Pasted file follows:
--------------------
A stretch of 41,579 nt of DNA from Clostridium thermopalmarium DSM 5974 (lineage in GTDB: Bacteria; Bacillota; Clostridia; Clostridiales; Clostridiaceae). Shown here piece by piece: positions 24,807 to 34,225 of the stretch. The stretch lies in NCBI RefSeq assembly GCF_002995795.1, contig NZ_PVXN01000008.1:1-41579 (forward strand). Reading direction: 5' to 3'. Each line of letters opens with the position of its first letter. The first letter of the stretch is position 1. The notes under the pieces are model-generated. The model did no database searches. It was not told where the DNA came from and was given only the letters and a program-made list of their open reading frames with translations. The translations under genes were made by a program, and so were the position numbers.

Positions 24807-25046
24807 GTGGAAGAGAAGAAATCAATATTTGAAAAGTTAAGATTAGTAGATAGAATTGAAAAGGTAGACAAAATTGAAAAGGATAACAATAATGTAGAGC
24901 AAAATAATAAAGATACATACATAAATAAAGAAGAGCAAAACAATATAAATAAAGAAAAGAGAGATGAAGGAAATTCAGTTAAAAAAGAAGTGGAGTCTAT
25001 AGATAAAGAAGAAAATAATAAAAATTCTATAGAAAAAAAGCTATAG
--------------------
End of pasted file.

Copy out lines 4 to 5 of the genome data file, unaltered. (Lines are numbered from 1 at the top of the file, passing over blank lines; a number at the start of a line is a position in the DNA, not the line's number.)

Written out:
24901 AAAATAATAAAGATACATACATAAATAAAGAAGAGCAAAACAATATAAATAAAGAAAAGAGAGATGAAGGAAATTCAGTTAAAAAAGAAGTGGAGTCTAT
25001 AGATAAAGAAGAAAATAATAAAAATTCTATAGAAAAAAAGCTATAG